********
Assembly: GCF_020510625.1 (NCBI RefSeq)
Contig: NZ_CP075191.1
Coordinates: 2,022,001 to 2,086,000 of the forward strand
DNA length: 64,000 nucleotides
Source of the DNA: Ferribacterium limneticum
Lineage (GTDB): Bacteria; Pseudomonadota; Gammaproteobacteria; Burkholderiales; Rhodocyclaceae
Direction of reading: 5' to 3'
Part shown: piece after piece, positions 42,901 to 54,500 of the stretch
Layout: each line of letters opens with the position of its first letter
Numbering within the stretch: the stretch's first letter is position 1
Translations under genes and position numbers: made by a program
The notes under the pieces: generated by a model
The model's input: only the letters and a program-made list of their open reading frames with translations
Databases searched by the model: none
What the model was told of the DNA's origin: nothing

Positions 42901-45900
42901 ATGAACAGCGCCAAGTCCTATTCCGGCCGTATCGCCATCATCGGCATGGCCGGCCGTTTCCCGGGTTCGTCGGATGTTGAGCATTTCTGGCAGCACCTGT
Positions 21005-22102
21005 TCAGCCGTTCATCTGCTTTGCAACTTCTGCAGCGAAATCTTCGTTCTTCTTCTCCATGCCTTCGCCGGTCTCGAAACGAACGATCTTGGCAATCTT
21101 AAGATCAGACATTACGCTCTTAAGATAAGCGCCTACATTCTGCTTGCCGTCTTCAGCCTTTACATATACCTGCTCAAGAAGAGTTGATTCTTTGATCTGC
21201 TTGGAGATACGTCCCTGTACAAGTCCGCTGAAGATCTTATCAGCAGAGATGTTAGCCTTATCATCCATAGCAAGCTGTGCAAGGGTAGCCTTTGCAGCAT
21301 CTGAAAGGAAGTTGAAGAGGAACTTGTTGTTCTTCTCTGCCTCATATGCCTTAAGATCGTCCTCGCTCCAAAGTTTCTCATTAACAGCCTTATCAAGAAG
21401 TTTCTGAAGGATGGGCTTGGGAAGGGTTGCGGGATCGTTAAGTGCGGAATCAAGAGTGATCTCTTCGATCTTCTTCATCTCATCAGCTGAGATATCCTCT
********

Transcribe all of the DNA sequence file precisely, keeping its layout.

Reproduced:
Assembly: GCF_020510625.1 (NCBI RefSeq)
Contig: NZ_CP075191.1
Coordinates: 2,022,001 to 2,086,000 of the forward strand
DNA length: 64,000 nucleotides
Source of the DNA: Ferribacterium limneticum
Lineage (GTDB): Bacteria; Pseudomonadota; Gammaproteobacteria; Burkholderiales; Rhodocyclaceae
Direction of reading: 5' to 3'
Part shown: piece after piece, positions 42,901 to 54,500 of the stretch
Layout: each line of letters opens with the position of its first letter
Numbering within the stretch: the stretch's first letter is position 1
Translations under genes and position numbers: made by a program
The notes under the pieces: generated by a model
The model's input: only the letters and a program-made list of their open reading frames with translations
Databases searched by the model: none
What the model was told of the DNA's origin: nothing

Positions 42901-45900
42901 ATGAACAGCGCCAAGTCCTATTCCGGCCGTATCGCCATCATCGGCATGGCCGGCCGTTTCCCGGGTTCGTCGGATGTTGAGCATTTCTGGCAGCACCTGT
Positions 21005-22102
21005 TCAGCCGTTCATCTGCTTTGCAACTTCTGCAGCGAAATCTTCGTTCTTCTTCTCCATGCCTTCGCCGGTCTCGAAACGAACGATCTTGGCAATCTT
21101 AAGATCAGACATTACGCTCTTAAGATAAGCGCCTACATTCTGCTTGCCGTCTTCAGCCTTTACATATACCTGCTCAAGAAGAGTTGATTCTTTGATCTGC
21201 TTGGAGATACGTCCCTGTACAAGTCCGCTGAAGATCTTATCAGCAGAGATGTTAGCCTTATCATCCATAGCAAGCTGTGCAAGGGTAGCCTTTGCAGCAT
21301 CTGAAAGGAAGTTGAAGAGGAACTTGTTGTTCTTCTCTGCCTCATATGCCTTAAGATCGTCCTCGCTCCAAAGTTTCTCATTAACAGCCTTATCAAGAAG
21401 TTTCTGAAGGATGGGCTTGGGAAGGGTTGCGGGATCGTTAAGTGCGGAATCAAGAGTGATCTCTTCGATCTTCTTCATCTCATCAGCTGAGATATCCTCT